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Revise or Scrap the Rehabilitation of Offenders Act 1974

Comment 21st July 2010

To scrap the Rehabilitation of Offenders Act 1974 or greatly revise it so that convictions do not prevent people from getting their lives back on track after a conviction and are not a bar on employment.

Why does this matter?

In recent years, Parliament under the leadership of Labour have gone completely crazy with legislation. In that period, many new offences have been created and the UK has now become one of the least tolerant societies in Europe. It is now much easier to end up with a criminal conviction than it was before Labour came to power. This is one significant factor for the current prison overcrowding problem.

It is much easier now for the police to prosecute someone over a genuine mistake, a misundertstanding or an accident. Many of those in prison are there purely because they acted whilst under the influence of a serious, yet often temporary, mental health problem. Are these people really criminals? Once convicted their convictions hang over them for years, making it virtually impossible in some cases to get a job. So if there's no hope, what else is there for these people to do but offend again to make ends meet. This time they really are criminals because the Rehabilitation of Offenders Act has turned them into one. And we're back to prison overcrowding again.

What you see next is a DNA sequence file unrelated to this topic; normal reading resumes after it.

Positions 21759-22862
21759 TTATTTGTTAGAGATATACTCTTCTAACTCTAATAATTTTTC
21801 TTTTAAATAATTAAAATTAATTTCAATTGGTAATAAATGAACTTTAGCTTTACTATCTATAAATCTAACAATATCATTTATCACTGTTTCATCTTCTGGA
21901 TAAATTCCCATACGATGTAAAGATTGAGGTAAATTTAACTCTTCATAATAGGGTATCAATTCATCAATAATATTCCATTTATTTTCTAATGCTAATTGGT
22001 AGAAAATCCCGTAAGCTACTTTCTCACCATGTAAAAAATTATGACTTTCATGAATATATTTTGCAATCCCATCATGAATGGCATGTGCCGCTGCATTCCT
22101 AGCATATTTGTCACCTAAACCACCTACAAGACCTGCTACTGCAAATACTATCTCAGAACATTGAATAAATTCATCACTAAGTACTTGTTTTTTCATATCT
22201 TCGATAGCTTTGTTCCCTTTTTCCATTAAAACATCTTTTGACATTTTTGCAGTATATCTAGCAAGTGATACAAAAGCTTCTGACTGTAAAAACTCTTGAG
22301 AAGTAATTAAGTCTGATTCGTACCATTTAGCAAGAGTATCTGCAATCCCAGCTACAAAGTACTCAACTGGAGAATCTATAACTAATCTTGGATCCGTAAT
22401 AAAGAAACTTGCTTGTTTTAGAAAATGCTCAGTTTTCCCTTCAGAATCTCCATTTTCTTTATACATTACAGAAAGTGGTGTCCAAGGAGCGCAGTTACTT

There is no reason for most employers to be told of a person's conviction or for them to use an unspent conviction as an excuse to bar employment. If there is genuine need, perhaps to protect certain groups, then the current legislation can still be used.

The length of time that some convictions can remain unspent for are highly draconian and unreasonable. 5 years unspent for a mere fine cannot be justified in a civilised society.

There are two perfect examples of how easy it has now become to end up with a conviction and, under current legislation, indefinite unspent convictions upon release. Both recent cases under the same legislation. One concerned that of a Scottish grandmother sentenced to 5 years in prison for owning a prohibited weapon she had held as a family heirloom for 29 years (the weapon dated from 1927). The second (a current case at time of writing) concerned a Gwynedd man who had bought an old revolver from an antique shop a few years ago. Despite the judge acknowledging that the weapon had been kept from view, that it was bought as an antique and that it would be difficult to obtain ammunition for it, he warned the man to expect a sentence of at least 12 months.

So, if these two individuals are working then they will have lost their jobs over an overzealous judiciary's interpretation of more defective legislation. And upon release the Rehabilitation of Offenders Act will make it much more difficult for them to find new jobs.

The Rehabilitation of Offenders Act is one Act of Parliament that doesn't do what it says on the tin.

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